Incidentally, during the conference, there was a sci-fi exhibition going on at the Barbican, and some of the exhibits were of Territory’s design, including those shown in Figures 14–16.
Moo offers printing services for greeting cards, business cards, and other print collateral to companies and individuals. One department is dedicated to online orders, while another focuses on work for artists and illustrators who are creating their own merchandise. It’s interesting to watch how designers from these two departments influence each other. They communicate regularly and work alongside other branches of design, which really helps expand their horizons. The team is structured similarly to that at Spotify. Designers sit in teams—working on their creation process, templates, and so on—and are divided into two clans—creation process and content. Researchers work with multiple teams simultaneously and act as internal consultants. There’s a guild for design systems that has two clients—one from design and another from development. One source of product ideas and insights is the support team, which occasionally conducts workshops. As Figure 17 shows, Moo use a version of the Double Diamond model. Figure 18 shows the photo studio at Moo.
A couple of hours after the lecture, there was a London Design Meetup at the Moo office, as Figures 19 and 20 show. Kevin Clark—a guy from our group and design lead at Shopify—organized the meetup, which was similar to the ones back home in Moscow—pizza, beer, and a few short presentations on UX design.
Jonny Burch, shown in Figure 21, spoke about the Deliveroo design team, which has grown quickly from ten to over a thousand employees in the space of three years. Designers have had to keep up with some serious speed. These days, roughly 30 people are responsible for product design, content strategy, and research. These teams are themselves subdivided into several smaller teams. The consumer core team, for searches and order tracking, consists of four people; consumer experience, six; growth, three; delivery, nine; and restaurants, five. How did this structure come about? As is typical, the design team began as a small team that completely understood the problem space and handled everything on their own, then grew along with the product teams. It’s a lot like the human development cycle: adults and teenagers behave differently. Each niche requires its own specialized approach and experience and has a unique focus. Today’s demands will not be the same as tomorrow’s.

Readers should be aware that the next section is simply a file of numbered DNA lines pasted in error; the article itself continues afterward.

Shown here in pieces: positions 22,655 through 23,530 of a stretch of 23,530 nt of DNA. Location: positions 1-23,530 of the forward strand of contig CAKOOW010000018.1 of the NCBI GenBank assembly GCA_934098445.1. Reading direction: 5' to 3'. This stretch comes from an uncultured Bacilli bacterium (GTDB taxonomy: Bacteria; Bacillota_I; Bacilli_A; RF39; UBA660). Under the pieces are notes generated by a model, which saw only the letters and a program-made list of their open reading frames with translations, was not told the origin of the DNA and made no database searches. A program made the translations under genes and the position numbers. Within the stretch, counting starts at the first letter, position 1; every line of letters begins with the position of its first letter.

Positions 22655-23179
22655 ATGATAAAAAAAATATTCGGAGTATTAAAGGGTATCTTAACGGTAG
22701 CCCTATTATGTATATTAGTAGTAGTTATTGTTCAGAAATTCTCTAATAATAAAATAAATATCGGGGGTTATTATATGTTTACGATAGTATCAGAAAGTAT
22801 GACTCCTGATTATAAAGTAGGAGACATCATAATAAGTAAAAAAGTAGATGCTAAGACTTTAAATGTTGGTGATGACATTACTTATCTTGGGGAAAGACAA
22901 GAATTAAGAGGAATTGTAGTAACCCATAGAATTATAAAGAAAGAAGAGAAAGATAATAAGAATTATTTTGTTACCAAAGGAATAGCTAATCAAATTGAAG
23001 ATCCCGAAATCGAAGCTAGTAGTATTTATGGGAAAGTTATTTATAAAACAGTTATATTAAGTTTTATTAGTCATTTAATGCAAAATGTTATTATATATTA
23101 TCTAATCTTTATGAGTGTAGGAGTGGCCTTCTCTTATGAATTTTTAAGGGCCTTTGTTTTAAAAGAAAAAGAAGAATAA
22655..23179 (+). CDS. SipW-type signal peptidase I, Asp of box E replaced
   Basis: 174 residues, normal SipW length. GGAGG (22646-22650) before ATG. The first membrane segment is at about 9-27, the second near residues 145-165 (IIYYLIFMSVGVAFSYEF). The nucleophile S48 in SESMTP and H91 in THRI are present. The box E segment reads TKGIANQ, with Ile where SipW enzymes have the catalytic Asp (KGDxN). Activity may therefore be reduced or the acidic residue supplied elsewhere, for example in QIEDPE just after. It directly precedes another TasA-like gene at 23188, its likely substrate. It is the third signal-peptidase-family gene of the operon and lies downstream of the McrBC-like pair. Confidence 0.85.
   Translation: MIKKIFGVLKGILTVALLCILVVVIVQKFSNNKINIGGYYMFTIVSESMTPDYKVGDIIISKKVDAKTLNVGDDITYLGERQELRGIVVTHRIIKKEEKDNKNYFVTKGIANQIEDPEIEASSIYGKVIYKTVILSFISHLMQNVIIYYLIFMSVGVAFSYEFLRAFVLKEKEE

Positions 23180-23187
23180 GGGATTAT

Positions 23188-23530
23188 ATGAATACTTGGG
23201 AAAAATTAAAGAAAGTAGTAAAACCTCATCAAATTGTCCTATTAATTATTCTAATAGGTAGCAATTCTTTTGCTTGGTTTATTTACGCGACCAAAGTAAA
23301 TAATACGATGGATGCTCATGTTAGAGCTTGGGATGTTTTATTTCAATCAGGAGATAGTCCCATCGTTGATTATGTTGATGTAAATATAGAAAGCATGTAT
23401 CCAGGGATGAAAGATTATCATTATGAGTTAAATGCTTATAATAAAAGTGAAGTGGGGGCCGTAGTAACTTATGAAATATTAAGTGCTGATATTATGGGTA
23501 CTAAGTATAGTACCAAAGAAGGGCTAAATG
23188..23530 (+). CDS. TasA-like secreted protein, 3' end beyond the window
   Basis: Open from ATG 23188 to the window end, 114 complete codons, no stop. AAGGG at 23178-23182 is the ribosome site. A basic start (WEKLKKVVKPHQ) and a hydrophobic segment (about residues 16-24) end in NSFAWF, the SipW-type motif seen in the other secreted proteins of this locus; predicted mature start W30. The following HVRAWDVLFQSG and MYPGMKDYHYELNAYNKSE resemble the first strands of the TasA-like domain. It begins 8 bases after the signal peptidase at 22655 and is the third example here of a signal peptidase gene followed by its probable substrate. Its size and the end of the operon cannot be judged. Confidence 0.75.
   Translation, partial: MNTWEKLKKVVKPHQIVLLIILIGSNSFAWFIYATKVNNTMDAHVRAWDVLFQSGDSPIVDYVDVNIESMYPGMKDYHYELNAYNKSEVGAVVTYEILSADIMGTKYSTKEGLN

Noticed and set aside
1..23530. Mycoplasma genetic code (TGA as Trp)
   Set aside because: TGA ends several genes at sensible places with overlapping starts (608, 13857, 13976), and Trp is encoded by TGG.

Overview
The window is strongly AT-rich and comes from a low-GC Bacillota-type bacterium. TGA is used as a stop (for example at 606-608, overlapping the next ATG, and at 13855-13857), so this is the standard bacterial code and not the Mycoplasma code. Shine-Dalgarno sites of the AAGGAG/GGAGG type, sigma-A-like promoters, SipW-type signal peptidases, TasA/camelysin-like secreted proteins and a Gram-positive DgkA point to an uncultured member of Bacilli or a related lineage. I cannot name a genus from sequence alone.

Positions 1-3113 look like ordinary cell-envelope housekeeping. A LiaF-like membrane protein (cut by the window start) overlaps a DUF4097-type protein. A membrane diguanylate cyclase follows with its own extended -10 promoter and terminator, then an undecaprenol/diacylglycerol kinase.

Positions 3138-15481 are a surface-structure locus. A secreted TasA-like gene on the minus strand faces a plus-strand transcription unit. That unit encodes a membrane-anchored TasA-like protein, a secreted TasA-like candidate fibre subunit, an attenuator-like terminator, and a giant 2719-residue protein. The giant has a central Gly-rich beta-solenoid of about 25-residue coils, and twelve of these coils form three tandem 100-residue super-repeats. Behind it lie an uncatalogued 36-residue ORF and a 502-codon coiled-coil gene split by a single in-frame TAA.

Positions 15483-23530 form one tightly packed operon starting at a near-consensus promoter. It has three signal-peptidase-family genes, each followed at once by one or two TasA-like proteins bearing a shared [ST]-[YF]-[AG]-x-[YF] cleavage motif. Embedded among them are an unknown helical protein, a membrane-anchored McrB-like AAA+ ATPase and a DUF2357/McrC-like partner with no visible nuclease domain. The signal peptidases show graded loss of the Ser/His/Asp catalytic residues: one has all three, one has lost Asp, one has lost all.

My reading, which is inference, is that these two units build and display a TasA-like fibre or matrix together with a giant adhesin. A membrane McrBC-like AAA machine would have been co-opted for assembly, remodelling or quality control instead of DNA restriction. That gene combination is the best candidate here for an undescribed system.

One of the design team’s biggest questions involves figuring out how to scale good work. It’s easy to be a lone designer. You get to call all the shots. But as a company grows, it becomes impossible to micromanage all decisions, so new approaches become necessary. Here are the company’s key issues:
culture—This is a key area of focus for Deliveroo. If a design team has a good culture, you can spread that culture throughout the rest of the company.
rituals—These involve how to get feedback and how to give it. Because the head of design, Simon Rohrbach, knows less about each given context, he needs rituals to stay in the loop.
tools—The team shares a toolkit, working in code and in Sketch.